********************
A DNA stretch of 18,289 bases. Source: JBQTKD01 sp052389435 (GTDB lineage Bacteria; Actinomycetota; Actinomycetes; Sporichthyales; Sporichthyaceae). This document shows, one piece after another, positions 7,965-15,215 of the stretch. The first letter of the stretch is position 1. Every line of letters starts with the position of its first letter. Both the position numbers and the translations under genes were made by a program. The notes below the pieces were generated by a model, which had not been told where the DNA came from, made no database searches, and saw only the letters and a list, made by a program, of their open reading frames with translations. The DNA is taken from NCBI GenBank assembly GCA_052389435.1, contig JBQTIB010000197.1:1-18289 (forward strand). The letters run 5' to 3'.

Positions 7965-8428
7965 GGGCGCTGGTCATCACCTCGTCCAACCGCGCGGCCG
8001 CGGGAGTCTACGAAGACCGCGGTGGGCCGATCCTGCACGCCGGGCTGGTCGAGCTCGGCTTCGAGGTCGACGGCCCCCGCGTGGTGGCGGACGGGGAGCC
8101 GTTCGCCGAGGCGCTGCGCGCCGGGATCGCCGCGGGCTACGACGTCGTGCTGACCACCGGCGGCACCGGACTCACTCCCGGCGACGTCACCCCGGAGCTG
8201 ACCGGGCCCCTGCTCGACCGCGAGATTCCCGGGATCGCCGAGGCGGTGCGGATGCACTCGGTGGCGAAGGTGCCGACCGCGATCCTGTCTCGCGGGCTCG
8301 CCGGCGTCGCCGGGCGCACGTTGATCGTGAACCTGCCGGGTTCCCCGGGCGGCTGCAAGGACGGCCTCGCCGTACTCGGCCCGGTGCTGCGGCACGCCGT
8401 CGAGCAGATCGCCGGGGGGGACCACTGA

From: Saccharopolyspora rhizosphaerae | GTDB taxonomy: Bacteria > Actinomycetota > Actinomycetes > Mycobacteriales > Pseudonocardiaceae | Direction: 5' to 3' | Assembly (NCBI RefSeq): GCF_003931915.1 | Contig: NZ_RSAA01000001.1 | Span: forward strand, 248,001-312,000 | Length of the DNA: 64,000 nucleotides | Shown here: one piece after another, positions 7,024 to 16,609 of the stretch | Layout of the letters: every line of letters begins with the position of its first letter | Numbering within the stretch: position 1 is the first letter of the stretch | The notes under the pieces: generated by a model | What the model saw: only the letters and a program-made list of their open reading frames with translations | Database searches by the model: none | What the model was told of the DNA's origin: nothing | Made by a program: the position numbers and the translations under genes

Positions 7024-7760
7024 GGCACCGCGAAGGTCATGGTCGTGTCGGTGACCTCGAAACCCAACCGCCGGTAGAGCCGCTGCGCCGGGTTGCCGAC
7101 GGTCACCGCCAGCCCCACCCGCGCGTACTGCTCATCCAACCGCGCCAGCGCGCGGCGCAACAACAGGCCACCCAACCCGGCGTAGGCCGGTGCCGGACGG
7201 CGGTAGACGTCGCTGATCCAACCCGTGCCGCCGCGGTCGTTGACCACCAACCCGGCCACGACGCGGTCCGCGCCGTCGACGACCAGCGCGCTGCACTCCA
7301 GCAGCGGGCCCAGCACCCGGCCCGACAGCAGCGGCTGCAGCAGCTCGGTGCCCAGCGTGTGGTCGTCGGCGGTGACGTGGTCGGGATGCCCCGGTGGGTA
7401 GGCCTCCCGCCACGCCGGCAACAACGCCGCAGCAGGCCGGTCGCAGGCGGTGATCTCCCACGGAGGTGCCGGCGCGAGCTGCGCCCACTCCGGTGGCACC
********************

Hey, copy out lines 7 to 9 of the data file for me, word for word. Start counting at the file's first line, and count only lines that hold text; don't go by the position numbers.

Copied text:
8301 CCGGCGTCGCCGGGCGCACGTTGATCGTGAACCTGCCGGGTTCCCCGGGCGGCTGCAAGGACGGCCTCGCCGTACTCGGCCCGGTGCTGCGGCACGCCGT
8401 CGAGCAGATCGCCGGGGGGGACCACTGA

From: Saccharopolyspora rhizosphaerae | GTDB taxonomy: Bacteria > Actinomycetota > Actinomycetes > Mycobacteriales > Pseudonocardiaceae | Direction: 5' to 3' | Assembly (NCBI RefSeq): GCF_003931915.1 | Contig: NZ_RSAA01000001.1 | Span: forward strand, 248,001-312,000 | Length of the DNA: 64,000 nucleotides | Shown here: one piece after another, positions 7,024 to 16,609 of the stretch | Layout of the letters: every line of letters begins with the position of its first letter | Numbering within the stretch: position 1 is the first letter of the stretch | The notes under the pieces: generated by a model | What the model saw: only the letters and a program-made list of their open reading frames with translations | Database searches by the model: none | What the model was told of the DNA's origin: nothing | Made by a program: the position numbers and the translations under genes